Top officials from two of the world's largest economies are urging Europe to move now in order to stop the continent's debt crisis from undermining the global economy.
U.S. Treasury Secretary Timothy Geithner and China's central bank governor Zhou Xiaochuan delivered their warnings during speeches to leaders of the International Monetary Fund Saturday.
Geithner called government debt and bank debt in Europe the biggest risks to the world economy. He said without conclusive action by European governments and the European Central Bank, the threat of what he called a "cascading default" will thwart any other recovery efforts.
Brazil’s Finance Minister Guido Mantega criticized the US and Europe for creating a scenario of “prolonged stagnation with high unemployment.”
Zhou also called for the European debt crisis to be "resolved promptly." He warned the IMF may not have enough money to deal with an increasing demand for aid.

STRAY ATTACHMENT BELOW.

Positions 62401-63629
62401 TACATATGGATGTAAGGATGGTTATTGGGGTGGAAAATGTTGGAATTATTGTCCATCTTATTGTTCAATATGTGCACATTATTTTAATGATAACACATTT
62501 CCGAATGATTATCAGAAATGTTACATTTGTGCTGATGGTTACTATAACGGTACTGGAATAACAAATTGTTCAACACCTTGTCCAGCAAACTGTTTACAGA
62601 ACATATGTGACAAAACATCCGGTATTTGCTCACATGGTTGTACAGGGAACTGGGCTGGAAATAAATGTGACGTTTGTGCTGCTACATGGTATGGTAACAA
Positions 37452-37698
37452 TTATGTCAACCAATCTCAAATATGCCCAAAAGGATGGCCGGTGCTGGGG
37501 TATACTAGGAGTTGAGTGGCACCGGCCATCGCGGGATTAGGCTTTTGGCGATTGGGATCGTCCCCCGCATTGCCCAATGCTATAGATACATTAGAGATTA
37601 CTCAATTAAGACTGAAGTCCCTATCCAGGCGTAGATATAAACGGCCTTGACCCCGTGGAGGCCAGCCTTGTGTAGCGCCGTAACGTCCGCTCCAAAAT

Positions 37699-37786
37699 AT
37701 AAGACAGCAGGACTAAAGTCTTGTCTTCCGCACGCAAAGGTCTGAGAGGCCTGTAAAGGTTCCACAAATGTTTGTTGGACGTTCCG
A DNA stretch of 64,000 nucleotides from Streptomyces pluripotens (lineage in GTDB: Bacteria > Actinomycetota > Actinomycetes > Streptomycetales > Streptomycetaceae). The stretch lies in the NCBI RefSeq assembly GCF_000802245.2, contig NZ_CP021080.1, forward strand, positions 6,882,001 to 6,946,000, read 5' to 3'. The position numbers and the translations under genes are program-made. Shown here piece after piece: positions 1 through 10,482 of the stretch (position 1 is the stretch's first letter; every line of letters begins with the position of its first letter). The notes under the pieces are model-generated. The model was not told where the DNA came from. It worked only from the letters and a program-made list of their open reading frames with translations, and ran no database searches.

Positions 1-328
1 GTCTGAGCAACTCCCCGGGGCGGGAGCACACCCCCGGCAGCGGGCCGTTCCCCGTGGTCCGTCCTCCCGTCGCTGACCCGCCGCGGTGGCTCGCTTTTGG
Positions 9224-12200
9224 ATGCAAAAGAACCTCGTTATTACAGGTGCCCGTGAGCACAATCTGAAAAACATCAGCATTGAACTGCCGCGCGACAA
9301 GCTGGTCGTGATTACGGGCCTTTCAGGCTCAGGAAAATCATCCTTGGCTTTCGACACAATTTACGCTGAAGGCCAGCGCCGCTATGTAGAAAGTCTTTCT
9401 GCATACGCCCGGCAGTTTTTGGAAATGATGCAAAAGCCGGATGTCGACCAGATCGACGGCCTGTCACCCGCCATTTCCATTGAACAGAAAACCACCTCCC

IMF Managing Director Christine Lagarde, speaking at the IMF's semi-annual policy meeting, said the Fund’s resources could not support potential crisis needs. Lagarde pledged to work together to combat global economic instability. She said she has submitted an action plan to do more work on financial safety nets.
The European Union and the IMF have already provided billions of dollars to prevent the Greek economy from collapsing, and senior German officials have expressed concerns that Greece may not be able to stick to some of its promised austerity measures.
There are also concerns about the financial health of countries like Portugal and Ireland.
On Friday, Lagarde said the global economy is in the grip of a "crisis of confidence" and urged nations to move quickly and act together to solve problems.
The comments come as finance ministers and central bankers from around the world gather in Washington for talks with World Bank officials and others.
Global markets sustained major losses earlier this week after the U.S. central bank warned that it sees "significant downside risks" to the already struggling U.S. economy, and that a complete recovery is years away.